And for the moment, the JHU has emerged victorious. During recent times, it was battling with other Sinhala-Buddhist forces such as the Bodu Bala Sena (BBS) – which are also entities nourished by the regime – for supremacy within this Sinhala-Buddhist camp. Also, it may be that the JHU was getting distanced from the Prince’s ear. And with one bold move initiated largely by Ven. Athuruliye Rathana, the JHU has been able to regain their position within the Sinhala-Buddhist camp, and do so by portraying it as a reformist outfit; even though ‘reform’ may not be the only motive behind this entire campaign.

In such a scenario, attacking the JHU and its monks as the regime is seeking to do today, is going to backfire; not only because such a policy is going to anger the broader Sangha community, but also because of the widespread view within the Sinhala community that the JHU (especially Champika Ranawaka) cannot be blamed for corruption and financial misdeeds. Furthermore, politics is such that it is today difficult to find anyone, even within the NGO/civil society community, who will be openly critical of the JHU or Champika Ranawaka. That just might say much about political praxis, but it also says a lot about the palpable need to defeat the present regime.

But it is still unclear how the reformist agenda promised by the JHU will be implemented. For instance, Maithripala Sirisena promised the abolition of the Executive Presidency in 100 days, while the JHU adopts a reformist approach towards the Presidency. Also, the JHU proclaims to be concerned about introducing independent institutions when it was the only party that was against the 17th Amendment. We know that Champika’s main argument regarding the 17th Amendment was that the Constitutional Council so created was anti-Sinhala (which was a fantastic claim). And as he has explained recently, that problem is seen to have been somewhat addressed through the Parliamentary Council system of the 18th Amendment. So what form should independent institutions take in the future?

Many such questions arise about the reformist project promoted by the JHU.

The forgotten Tamils

But there’s always a forgotten other in these political campaigns, and once again, it’s the Tamil people. The primary function expected of them by the Southern leadership in this election campaign would be to ensure an anti-regime vote, which the Tamil people would ensure (and that says much about Sri Lankan regimes too). But apart from that, they are almost totally neglected as a people and community; by the regime (for certain), but also by the anti-regime forces and movements.

While this is not at all surprising, the underlying reasons as to why the Tamil question is not on the agenda in this campaign, reflects perhaps the long history, but also the developing dynamics, of politics. Sri Lanka’s post-war politics appears to be largely a struggle between different versions of Sinhala-Buddhist nationalism. Its internal struggle is akin to a high-jump contest, where every time a group intervenes in political debate, it raises the ideological bar that much higher. But this inevitably lowers the ceiling set on devolution. And as is quite clear today, the new ceiling on devolution which is gradually solidifying in the country is: 13th Amendment minus (13A-). This in turn doesn’t make standing for 13A progressive; it only makes standing for something ineffective appear progressive and reformist.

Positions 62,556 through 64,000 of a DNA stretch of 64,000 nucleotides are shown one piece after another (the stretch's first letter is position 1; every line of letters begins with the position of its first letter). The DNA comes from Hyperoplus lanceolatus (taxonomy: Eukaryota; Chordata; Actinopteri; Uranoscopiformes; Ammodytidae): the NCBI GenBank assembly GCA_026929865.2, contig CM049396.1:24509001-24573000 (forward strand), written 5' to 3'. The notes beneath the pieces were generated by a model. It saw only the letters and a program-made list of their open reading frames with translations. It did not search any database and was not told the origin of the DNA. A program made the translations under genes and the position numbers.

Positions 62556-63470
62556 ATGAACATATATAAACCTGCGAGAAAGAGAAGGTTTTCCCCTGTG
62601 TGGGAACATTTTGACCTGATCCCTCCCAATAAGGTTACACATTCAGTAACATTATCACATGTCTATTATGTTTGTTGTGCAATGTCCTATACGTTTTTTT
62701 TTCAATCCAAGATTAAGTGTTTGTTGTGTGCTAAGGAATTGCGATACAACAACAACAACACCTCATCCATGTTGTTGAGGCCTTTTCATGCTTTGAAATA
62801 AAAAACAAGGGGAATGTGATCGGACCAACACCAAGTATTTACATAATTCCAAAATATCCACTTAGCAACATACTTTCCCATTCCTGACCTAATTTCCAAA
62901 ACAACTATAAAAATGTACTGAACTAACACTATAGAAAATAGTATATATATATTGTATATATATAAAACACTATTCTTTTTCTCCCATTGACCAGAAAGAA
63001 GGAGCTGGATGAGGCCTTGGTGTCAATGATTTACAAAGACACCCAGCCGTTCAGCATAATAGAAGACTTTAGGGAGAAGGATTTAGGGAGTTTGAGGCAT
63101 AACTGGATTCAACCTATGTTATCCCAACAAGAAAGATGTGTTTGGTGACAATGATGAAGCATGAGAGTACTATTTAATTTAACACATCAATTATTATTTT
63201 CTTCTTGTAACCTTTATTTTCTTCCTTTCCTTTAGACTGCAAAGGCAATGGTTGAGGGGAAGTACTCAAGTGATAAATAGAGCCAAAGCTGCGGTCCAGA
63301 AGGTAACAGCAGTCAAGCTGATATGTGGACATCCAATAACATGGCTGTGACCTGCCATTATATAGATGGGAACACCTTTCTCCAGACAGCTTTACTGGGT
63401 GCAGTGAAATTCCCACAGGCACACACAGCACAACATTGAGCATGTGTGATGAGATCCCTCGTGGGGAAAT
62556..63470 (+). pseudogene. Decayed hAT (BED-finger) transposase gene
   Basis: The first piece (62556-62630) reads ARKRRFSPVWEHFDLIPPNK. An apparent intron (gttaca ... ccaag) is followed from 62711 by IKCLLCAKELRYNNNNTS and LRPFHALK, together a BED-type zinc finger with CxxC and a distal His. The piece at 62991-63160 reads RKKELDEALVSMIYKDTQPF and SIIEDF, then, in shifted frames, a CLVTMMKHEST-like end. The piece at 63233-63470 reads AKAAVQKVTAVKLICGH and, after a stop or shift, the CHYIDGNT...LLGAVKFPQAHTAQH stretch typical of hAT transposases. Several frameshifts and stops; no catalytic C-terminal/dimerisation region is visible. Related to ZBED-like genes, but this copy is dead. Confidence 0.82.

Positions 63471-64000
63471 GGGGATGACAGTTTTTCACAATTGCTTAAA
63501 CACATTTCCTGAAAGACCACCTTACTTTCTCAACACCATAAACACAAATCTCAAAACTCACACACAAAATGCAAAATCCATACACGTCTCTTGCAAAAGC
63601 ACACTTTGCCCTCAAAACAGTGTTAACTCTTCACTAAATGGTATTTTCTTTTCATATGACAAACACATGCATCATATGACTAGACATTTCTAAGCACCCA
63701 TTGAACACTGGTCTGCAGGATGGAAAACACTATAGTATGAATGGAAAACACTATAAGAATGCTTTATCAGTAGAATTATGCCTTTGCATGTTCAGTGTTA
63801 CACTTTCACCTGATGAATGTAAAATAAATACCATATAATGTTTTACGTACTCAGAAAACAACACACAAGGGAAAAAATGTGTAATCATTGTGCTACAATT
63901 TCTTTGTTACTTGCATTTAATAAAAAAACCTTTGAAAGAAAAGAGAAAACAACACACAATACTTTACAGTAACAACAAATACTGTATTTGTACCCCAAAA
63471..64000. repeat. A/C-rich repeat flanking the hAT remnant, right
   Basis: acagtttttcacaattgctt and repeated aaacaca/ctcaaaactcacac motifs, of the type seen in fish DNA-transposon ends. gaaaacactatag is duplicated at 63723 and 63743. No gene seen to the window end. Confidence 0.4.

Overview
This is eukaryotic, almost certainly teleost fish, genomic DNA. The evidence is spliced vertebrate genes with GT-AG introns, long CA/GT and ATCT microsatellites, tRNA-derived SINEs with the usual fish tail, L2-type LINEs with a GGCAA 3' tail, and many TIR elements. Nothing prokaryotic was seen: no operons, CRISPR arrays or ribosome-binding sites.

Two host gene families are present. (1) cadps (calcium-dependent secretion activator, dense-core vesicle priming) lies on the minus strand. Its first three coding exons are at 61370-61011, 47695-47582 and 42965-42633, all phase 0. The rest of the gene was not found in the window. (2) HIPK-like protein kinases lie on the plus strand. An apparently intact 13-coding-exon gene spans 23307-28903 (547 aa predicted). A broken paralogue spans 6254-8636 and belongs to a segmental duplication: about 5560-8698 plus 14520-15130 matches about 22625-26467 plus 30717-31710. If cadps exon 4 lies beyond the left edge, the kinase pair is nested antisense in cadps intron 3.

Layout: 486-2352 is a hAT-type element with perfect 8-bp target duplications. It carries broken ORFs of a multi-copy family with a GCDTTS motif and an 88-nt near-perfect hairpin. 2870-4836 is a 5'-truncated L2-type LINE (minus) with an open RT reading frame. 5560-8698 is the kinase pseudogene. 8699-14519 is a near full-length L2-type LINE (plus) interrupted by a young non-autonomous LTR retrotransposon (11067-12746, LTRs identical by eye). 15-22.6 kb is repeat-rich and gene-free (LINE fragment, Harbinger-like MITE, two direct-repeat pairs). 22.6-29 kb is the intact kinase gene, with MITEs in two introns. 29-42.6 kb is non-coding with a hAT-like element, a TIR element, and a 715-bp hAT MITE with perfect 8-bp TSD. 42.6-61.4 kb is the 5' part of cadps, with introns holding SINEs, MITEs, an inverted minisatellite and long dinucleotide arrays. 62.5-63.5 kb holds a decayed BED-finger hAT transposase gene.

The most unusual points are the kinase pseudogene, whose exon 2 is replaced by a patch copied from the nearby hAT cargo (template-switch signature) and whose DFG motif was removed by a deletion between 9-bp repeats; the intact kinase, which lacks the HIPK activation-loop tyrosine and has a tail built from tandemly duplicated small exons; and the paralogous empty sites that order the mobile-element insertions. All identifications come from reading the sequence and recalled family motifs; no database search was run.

This is one thing that the Pivithuru Hetak movement/JHU has done with its 19th Amendment proposal. And there’s broad consensus on this matter, for not only is this the Rajapaksa-regime’s avowed policy, but it also receives support from the UNP leadership (with only a few voices of resistance, such as that of Mangala Samaraweera, MP, being heard). Given the current state of affairs, it would be quite amazing if at least the few conditions set out by the TNA (i.e. demilitarization, resettlement and an end to land grabs) can be accepted and implemented by the anti-regime campaign. Therefore, it’s not just the regime (for which the above conditions are unacceptable) but also the anti-regime campaign which needs to be critiqued strongly and continuously for the approach adopted towards the Tamil question.

Conclusion: critical support

Sri Lanka has now got her best chance to topple the present leadership democratically; one which is either moving from a benevolent dictatorship to a mad and ferocious one (sonduru aaknyadaayakathwayaka sita viyaru aaknyadaayakathwayakata, as Maithripala stated) or one which has already reached the latter stage (according to Anura Kumara Dissanayaka). Whereas one would have expected a war-winning outfit to remain in power with some convenience for a decade or so, the regime is shaken to its core from within, just 5-6 years after the war; which explains the state of affairs in the country. Against the anti-reformist and corrupt governance of the present leadership, there’s little reason why the anti-regime campaign should not receive the support of a majority of the Sinhala masses. Even for those equally committed to the Tamil question, one believes it would be a vote for the anti-regime campaign with firmly held noses.

In other words, given the seriousness of the situation, critical support, then, is what the Sirisena-led opposition campaign deserves, not any blind and uncritical support merely motivated by hatred towards the existent leadership/regime. But, why?

It is only critical support which guarantees that supporting the anti-regime campaign is not motivated by a belief in its promise of a bright and better world; rather, such support is motivated due to the fundamental reason that one of the principal tasks today is to challenge and defeat authoritarianism. Support also has to be a critically oriented one to remind ourselves that the task does not end on 8th January, that democracy is always a thing waiting to be realized, a path that needs constant critique and renewal. It is about taking a firm decision against authoritarianism without vacillating, while being fully aware of the many indeterminacies and uncertainties inherent in politics and political campaigns. And it is amidst these uncertainties that one now sees some hope; a little more than there is today. That too could be a little myth, but politics isn’t possible without myths.